Back to transportation, 2017 will see huge impacts from the Capital Boulevard bridge replacement project. The flyover bridge at Wade Avenue and Capital is being worked on now but we should see the work for the Peace Street bridge and upcoming square loop redesign start in 2017. I cannot recommend the following video enough to get you familiar with this project.

See Capital Boulevard Bridge Replacements on YouTube.

2017 Action

In 2017, here’s what downtown Raleigh has in the pipeline.

  • Still in the planning stages, the Smokey Hollow project plans for a 400-unit apartment tower at the corner of Peace and West Street. The biggest rumor in downtown is that a Publix grocery store is planned for this location but it has not been confirmed publicly as of yet.
  • The city is working on a plan for a new municipal campus for their block to the north of Nash Square. Today, city departments are spread out across multiple locations and this new campus is an effort to bring departments closer together. The city is currently looking for a consultant on the plan.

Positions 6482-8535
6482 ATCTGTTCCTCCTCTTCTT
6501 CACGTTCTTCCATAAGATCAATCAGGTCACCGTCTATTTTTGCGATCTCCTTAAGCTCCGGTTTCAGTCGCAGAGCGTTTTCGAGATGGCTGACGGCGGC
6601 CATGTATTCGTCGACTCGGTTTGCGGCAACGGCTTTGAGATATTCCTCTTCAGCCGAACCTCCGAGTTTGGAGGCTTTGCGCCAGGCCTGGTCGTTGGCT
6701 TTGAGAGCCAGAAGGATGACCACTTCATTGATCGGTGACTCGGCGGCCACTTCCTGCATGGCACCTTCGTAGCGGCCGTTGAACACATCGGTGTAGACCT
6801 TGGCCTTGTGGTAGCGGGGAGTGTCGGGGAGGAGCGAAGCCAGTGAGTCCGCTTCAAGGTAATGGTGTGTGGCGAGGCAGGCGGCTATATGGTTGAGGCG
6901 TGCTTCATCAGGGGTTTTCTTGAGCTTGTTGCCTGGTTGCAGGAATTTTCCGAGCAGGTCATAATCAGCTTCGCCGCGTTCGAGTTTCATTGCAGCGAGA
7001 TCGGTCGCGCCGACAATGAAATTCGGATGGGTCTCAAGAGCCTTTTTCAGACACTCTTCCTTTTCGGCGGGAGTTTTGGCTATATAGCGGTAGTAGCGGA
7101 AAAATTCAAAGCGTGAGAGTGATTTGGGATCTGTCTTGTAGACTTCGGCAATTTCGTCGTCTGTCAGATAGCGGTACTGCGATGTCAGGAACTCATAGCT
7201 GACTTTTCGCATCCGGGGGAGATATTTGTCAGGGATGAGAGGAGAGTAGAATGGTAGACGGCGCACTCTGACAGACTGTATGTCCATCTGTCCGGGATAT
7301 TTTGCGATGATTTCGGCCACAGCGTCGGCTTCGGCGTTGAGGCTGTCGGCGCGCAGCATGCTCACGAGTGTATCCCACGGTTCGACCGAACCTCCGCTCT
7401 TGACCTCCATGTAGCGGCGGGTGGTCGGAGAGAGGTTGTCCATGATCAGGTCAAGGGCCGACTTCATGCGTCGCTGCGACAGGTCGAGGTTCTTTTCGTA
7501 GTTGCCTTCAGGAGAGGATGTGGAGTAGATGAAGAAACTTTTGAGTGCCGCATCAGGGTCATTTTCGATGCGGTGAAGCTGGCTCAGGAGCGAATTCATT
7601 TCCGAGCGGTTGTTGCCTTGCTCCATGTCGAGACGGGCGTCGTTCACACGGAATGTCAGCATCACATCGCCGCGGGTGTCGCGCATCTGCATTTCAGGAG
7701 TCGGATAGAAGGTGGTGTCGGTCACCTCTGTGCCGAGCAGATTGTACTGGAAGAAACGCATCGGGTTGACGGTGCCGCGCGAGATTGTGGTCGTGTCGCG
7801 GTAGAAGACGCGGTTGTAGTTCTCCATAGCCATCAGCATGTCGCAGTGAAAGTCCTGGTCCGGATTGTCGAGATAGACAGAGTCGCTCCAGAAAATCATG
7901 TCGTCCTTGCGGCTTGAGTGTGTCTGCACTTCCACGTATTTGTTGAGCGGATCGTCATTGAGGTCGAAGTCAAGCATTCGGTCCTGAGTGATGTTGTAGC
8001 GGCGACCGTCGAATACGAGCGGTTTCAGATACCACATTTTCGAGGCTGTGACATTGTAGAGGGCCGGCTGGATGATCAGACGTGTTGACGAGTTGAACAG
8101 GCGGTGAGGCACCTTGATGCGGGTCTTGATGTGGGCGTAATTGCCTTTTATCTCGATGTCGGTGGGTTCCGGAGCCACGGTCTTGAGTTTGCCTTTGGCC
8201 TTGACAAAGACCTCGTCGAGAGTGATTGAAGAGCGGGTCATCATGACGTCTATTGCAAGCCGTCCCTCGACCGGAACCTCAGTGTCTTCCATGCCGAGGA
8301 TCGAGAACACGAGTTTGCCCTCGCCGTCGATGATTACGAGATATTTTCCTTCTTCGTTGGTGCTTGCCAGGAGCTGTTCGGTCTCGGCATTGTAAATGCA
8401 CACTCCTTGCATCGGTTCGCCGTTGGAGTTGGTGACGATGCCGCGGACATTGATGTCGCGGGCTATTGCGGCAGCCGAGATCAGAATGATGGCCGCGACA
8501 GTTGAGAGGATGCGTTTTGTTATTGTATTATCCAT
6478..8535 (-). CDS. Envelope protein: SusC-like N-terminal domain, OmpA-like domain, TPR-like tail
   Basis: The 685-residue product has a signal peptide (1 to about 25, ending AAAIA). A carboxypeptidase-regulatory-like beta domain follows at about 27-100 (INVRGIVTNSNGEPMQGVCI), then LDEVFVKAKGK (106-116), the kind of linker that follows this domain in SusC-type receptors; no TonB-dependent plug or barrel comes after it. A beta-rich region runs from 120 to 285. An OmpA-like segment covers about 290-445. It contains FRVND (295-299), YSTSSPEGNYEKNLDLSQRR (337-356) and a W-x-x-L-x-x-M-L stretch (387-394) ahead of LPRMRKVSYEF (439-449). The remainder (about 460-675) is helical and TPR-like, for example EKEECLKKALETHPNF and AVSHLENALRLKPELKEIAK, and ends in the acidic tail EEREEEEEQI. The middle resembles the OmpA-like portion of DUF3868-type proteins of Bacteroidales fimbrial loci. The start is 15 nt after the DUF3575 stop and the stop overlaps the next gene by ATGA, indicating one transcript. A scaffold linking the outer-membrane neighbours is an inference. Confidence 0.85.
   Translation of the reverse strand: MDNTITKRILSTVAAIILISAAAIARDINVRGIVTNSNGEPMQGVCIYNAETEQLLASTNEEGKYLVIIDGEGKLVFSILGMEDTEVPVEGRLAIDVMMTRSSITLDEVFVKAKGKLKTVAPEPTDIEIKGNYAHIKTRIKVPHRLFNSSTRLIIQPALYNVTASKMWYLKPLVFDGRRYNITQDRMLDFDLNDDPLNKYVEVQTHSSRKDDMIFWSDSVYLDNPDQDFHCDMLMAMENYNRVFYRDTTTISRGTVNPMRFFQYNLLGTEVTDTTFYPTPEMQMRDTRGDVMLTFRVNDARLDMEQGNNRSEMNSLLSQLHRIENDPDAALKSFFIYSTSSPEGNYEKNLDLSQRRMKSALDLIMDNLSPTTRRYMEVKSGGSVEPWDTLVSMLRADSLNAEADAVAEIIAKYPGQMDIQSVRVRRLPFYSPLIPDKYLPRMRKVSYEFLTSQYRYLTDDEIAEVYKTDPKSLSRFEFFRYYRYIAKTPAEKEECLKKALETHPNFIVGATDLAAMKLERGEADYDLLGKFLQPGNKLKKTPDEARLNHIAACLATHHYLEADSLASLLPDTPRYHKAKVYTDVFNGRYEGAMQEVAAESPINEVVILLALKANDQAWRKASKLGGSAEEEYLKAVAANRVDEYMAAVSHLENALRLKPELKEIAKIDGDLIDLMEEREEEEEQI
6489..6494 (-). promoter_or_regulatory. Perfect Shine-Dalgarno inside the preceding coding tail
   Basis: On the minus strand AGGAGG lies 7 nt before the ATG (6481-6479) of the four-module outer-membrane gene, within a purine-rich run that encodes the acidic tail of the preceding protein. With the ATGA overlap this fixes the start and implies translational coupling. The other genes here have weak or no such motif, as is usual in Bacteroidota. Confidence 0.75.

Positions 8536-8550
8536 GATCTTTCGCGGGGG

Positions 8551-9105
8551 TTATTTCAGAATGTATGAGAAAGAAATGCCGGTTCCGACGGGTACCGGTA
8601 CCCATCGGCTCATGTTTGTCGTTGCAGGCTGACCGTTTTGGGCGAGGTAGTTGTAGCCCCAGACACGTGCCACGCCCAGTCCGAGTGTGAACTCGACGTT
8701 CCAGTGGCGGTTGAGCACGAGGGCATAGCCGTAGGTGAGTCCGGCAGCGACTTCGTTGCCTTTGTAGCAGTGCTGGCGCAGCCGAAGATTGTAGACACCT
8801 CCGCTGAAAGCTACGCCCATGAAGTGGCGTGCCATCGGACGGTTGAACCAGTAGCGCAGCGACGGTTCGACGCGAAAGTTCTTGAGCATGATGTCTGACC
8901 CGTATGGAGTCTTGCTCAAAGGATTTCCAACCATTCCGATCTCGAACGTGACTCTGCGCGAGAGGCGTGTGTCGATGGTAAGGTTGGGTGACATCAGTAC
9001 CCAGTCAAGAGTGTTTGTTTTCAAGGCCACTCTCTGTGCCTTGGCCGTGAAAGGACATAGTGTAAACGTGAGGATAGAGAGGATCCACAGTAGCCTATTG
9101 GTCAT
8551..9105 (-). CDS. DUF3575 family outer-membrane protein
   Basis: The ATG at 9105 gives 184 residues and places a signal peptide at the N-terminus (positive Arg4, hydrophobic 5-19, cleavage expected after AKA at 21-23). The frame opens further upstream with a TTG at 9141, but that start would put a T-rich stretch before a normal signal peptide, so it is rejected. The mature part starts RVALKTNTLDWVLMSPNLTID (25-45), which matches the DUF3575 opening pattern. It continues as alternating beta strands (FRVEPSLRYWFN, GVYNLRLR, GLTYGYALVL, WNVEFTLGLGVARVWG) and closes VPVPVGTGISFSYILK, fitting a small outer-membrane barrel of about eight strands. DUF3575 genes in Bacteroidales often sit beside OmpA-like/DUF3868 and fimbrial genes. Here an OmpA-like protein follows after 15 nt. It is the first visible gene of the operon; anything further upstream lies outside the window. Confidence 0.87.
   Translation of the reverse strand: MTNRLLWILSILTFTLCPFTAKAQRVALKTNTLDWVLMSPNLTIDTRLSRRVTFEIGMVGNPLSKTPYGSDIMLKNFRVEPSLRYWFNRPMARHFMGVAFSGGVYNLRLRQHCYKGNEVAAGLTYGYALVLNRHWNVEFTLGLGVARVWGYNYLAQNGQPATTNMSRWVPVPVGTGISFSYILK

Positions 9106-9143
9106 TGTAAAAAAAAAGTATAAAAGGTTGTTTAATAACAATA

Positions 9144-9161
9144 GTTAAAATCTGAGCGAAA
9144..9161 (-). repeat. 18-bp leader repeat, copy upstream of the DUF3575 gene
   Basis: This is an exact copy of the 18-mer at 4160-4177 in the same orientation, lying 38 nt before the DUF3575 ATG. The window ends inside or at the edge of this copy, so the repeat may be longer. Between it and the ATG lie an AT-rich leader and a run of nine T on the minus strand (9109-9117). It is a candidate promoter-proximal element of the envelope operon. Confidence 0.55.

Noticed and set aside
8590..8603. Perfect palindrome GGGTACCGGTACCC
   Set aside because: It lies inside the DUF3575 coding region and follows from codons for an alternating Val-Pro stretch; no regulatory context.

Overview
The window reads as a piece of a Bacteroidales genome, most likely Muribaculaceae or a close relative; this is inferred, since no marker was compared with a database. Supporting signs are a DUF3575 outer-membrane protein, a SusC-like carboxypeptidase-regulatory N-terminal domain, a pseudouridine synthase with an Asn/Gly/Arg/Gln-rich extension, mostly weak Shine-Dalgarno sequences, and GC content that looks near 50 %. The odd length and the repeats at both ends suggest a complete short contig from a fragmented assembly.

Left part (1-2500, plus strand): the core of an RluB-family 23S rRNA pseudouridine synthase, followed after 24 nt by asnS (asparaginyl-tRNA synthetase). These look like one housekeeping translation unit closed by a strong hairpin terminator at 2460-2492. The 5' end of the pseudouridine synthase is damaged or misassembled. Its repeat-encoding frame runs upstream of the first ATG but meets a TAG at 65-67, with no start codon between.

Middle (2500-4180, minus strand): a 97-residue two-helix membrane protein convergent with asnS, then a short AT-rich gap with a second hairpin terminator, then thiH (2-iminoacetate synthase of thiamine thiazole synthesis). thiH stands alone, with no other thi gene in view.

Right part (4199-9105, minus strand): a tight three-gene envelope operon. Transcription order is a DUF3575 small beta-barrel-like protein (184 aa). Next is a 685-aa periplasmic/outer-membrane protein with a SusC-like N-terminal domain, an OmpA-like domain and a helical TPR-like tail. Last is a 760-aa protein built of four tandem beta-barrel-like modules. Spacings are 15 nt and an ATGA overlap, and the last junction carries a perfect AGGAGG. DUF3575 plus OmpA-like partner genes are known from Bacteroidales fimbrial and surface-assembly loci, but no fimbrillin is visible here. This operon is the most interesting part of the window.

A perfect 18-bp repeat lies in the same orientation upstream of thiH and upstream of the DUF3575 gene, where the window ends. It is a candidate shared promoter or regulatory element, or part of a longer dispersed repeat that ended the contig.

• We’ve touched on the plans for Gateway Southeast, or the Exploris School, at Gateway Center already and in 2017, it’s possibly we’ll see dirt moving in this area.
  • After a huge announcement of the sale of the N&O block, perhaps plans for new development here will surface in 2017. One of the first things that have to happen is a new home for the newspaper so some kind of office component should be released soon.
  • One Glenwood is still being planned but could start in 2017.
  • We spotted plans for 301 Hillsborough Street, the highly mixed-use project for Hillsborough Street, recently and 2017 may be the year that the surface parking lots are torn up for cranes.